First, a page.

In the long list of potentially chauvinistic stuff I'm cool with cute guys doing, ordering an entree for me during dinner is one of them. It's weird and old-timey and therefore sort of sexy in the same way that suede elbow patches can act as an aphrodisiac. But chauvinism done sexily can only work if the dude doing it is in on his own joke and is not, in fact, seriously being a female-silencing-insecure limp dick about it.
This, I'm assuming, was the case when corner-dealer-turned-corporate-hustler Jay Z ordered the "fish sandwich" while at a nice Italian dinner with author Zadie Smith. If you're familiar with the rapper's most recent discography, specifically the "Watch the Throne" track "Niggas in Paris," then you've belted the following Kanye line into many a beer bottle:
"[Ball so hard] That shit cray, ain't it Jay? [Ball, ball so hard] What she order? Fish filet."
"He likes to order for people," Smith writes in her profile of Jay Z for the most recent issue of the New York Times' T Magazine. "Apparently I look like the fish-sandwich type."
Am I the only one who found that a little bit, I don't know, obvious? I'm not saying the Jiggaman was trying to elbow Smith by throwing her into the "bougie girl" category his bestie Kanye raps about in the fish-filet verse because why? But the deja-vu vernacular is too blatant to miss. Plus, like, who orders someone the fish sandwich besides maybe Ronald McDonald?
"I guess the real crime is that it reeks of awkward, amateur formality, especially considering what's on the menu. I’ll have the chicken parm, and the lady will have a fish sandwich," observes Kate Stoeffel over at New York Magazine.
OK, I get that. The Lil' Rascals come to mind. Kids sitting at the big table and trying desperately to ape what all the grown ups do. But I don't think Jay Z, who is 42 years old, a millionaire a hundred times over and a pretty cultured guy by now, was doing that with Smith. I think he was trying to give her a wink and she just went with it. Oh, you gonna go with the fish sandwich, all right, I'll bite.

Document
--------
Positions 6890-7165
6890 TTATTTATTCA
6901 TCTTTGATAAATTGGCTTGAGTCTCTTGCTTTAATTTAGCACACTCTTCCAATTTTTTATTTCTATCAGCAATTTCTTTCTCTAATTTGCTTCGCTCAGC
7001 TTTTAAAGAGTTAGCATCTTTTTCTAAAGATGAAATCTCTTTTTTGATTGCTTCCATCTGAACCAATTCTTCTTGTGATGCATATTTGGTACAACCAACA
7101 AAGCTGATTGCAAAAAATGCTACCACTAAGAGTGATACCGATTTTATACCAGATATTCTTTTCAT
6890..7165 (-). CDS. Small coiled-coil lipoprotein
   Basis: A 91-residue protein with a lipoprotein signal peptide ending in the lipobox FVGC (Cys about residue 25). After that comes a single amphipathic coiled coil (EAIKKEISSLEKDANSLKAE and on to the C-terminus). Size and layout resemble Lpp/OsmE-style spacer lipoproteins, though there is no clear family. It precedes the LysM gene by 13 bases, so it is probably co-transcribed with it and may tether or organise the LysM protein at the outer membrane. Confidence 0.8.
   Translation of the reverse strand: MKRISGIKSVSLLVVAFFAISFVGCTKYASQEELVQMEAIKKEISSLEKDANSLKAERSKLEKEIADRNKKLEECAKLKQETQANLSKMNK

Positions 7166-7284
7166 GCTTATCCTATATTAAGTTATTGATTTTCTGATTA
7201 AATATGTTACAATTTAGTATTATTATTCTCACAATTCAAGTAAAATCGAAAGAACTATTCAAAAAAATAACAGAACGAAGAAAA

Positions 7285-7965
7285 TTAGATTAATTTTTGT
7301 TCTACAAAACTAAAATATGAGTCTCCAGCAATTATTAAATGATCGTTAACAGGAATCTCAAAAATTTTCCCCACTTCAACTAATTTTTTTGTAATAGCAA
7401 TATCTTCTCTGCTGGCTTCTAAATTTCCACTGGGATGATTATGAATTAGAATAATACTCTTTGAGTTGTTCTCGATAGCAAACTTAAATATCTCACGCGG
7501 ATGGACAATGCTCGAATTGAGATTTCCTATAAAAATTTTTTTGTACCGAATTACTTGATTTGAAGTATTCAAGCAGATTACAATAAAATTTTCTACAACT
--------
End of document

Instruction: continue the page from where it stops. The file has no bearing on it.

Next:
But Stoefell does hash out some good points about chivalry, and whether or not ordering for your lady friend is low-key sexist. In my opinion the answer to that is subjective; like the definition of smut according to former mayor of New York Rudy Guilliani, you know it when you see it.
Some days alls I want is a man to order me up something good so my brain can take a breather and my bum eyes don't have to strain to read a menu by candle light. It's actually a cool litmus test on the type of woman he might take you for: "fish sandwich" or "filet mignon." Not to mention what great balls he has to have to even attempt to order for me in the first place. I could either smile and nod or regurgitate the history of women being silenced in the public square by a male-dominated culture seeking to shrink the female role in society as a whole.
Once I was on a date with a guy who, after reciting my order to the waitress, went into this very long diatribe on how he doesn't take women out to dinner on the first date because they might not be "worth" it. That is sexism (and also just plain cheap-ism) at its most undisguised. Totally unaware of this, he went on to pray over our food when the plates came. Like full-on grab hands, bow your head, "Dear god" mode. I am neither religious (a fact I don't hide) nor paternalistic. It was a lot. And I'm sort of ashamed to say we dated for months after that. It's as if I wanted to see how far the chauvinism could go. It went far, my friends.
So what I'm trying to say is sometimes you can tell a lot about a man when your eyes are open during the public prayer over dinner. And sometimes a fish sandwich is just a filet between two pieces of white bread. Thankfully, I don't have those issues anymore, because my boyfriend knows what I'm getting at practically every single restaurant we frequent and yet he always lets me go first and still asks even if I tell him to just order while I'm in the bathroom.
"Wait, what are you getting?"
"The same thing I always get, Pinky."
"OK, just making sure."
What do you guys think? Is ordering dinner for your date a smooth move or macho-ism at its worst?